Personal  – The gospel saves individuals, causing them to be “born again to a living hope through the resurrection of Jesus Christ” and guaranteeing them an “inheritance that is imperishable, undefiled, and unfading” (1:3-5). But it is also…

Communal, Cultural, and Transformational  – The gospel creates a new community with a new culture that is different from the prevailing culture and has a transforming effect on it through good deeds (2:1-12). This culture is characterized by personal purity; by sincere, earnest, and pure love toward believers; and by good deeds for the lost, even those who persecute us (1:13-25; 2:12; 2:15; 3:9, 13-17; 4:19). (N.b. Drawn from Tim Keller’s “Gospel Centered Ministry,” listed in following section of resources.)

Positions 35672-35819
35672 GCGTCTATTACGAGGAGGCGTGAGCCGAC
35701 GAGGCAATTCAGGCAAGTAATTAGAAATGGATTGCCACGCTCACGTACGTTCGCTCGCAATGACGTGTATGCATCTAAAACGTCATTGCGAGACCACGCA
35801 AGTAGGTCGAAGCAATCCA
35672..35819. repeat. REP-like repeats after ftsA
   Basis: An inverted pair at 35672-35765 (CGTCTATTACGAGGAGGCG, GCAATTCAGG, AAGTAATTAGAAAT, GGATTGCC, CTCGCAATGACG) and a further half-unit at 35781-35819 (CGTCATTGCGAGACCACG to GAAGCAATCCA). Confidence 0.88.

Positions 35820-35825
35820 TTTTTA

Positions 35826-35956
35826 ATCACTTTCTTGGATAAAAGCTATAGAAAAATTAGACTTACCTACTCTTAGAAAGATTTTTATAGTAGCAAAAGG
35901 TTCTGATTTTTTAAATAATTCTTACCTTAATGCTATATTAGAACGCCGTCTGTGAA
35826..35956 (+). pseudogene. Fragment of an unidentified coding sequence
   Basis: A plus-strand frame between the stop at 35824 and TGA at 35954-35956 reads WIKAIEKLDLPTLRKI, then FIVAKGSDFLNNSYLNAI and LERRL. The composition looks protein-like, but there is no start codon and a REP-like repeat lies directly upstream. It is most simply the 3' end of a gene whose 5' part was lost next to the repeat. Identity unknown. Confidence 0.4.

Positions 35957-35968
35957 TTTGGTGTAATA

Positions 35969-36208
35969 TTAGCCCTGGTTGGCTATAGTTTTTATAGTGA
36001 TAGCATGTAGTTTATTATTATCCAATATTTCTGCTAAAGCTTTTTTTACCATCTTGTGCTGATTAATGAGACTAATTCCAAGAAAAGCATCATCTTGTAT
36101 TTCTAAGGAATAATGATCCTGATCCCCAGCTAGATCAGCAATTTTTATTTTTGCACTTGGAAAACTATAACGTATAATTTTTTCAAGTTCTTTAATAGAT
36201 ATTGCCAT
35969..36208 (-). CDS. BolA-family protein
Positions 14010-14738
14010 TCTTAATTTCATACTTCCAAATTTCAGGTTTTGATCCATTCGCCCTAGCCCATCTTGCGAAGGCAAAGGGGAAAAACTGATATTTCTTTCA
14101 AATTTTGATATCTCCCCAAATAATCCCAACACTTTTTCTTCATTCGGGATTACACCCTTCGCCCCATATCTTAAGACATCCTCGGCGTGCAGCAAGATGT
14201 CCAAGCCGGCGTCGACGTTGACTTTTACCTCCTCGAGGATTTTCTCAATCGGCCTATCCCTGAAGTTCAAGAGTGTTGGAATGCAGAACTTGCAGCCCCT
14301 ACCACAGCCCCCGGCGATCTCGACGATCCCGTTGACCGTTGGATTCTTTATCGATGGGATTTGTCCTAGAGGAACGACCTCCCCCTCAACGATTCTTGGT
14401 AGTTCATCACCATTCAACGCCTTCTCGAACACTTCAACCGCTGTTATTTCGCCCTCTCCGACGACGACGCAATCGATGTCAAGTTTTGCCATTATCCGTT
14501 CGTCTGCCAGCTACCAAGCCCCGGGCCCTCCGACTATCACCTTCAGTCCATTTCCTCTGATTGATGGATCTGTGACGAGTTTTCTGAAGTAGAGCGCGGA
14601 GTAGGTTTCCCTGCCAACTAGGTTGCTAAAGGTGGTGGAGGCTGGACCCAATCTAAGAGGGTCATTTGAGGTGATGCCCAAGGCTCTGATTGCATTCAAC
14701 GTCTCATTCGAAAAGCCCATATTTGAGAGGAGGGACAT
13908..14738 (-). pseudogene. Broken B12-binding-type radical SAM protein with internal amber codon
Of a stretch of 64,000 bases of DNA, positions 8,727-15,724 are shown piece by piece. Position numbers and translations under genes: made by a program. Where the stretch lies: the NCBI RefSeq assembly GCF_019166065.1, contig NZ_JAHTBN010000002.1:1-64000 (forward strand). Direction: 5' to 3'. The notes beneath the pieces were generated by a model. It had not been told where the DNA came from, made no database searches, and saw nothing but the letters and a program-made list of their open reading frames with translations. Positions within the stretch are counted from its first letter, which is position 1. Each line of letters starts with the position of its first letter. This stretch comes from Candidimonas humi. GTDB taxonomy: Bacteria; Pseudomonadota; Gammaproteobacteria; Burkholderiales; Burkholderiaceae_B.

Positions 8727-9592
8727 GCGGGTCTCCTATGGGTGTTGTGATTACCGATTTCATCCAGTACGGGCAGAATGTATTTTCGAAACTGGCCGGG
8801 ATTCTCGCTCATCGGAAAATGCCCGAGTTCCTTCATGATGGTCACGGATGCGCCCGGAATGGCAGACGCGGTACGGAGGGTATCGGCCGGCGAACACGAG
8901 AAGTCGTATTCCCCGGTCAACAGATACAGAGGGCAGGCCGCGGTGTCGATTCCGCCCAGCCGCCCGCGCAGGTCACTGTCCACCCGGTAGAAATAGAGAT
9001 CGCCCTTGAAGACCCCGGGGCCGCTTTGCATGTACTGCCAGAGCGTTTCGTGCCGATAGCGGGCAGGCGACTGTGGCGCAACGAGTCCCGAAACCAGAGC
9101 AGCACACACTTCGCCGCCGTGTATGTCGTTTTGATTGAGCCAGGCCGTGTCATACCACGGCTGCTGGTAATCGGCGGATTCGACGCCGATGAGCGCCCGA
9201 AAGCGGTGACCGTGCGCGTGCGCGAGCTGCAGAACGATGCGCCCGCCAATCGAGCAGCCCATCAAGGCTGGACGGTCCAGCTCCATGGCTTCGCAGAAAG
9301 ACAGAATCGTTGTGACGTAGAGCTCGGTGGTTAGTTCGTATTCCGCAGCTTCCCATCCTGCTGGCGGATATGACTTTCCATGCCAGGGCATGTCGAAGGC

In summary, the Scriptures teach us to proclaim the greatness of God, the excellencies of His character, His saving power for all peoples, and to rejoice in our firm hope that He will redeem the human race and restore everything in all creation that was lost in the Fall. The Scriptures also teach us that God is filled with compassion, is Himself “the father of the fatherless,” and holds His people to a unique accountability to care for the widow, orphan, alien, and poor. When Jesus breaks into human history, with incomprehensible grace and mercy, he redeems a people and so captivates their hearts that they have to speak of His great love, and they’re so overwhelmed with His mercy that they want to extend mercy to those most in need.


* Photo courtesy of Noora Kero (Flickr Creative Commons)